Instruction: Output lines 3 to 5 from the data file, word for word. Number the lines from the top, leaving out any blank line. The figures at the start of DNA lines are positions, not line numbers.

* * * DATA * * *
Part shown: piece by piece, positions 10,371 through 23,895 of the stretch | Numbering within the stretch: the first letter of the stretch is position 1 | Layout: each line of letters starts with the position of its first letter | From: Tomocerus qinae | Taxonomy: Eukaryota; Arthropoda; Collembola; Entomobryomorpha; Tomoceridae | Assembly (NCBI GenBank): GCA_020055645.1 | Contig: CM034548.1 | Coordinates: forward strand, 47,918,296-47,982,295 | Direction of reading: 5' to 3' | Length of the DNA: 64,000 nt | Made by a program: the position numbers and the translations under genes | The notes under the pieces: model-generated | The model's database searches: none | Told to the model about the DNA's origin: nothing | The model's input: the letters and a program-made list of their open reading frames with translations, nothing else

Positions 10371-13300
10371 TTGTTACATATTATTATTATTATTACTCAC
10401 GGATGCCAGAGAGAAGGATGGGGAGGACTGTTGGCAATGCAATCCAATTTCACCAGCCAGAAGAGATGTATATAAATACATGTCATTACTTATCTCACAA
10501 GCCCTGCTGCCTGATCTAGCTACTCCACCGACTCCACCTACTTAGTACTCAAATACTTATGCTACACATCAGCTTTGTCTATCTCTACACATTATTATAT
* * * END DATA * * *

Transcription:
10371 TTGTTACATATTATTATTATTATTACTCAC
10401 GGATGCCAGAGAGAAGGATGGGGAGGACTGTTGGCAATGCAATCCAATTTCACCAGCCAGAAGAGATGTATATAAATACATGTCATTACTTATCTCACAA
10501 GCCCTGCTGCCTGATCTAGCTACTCCACCGACTCCACCTACTTAGTACTCAAATACTTATGCTACACATCAGCTTTGTCTATCTCTACACATTATTATAT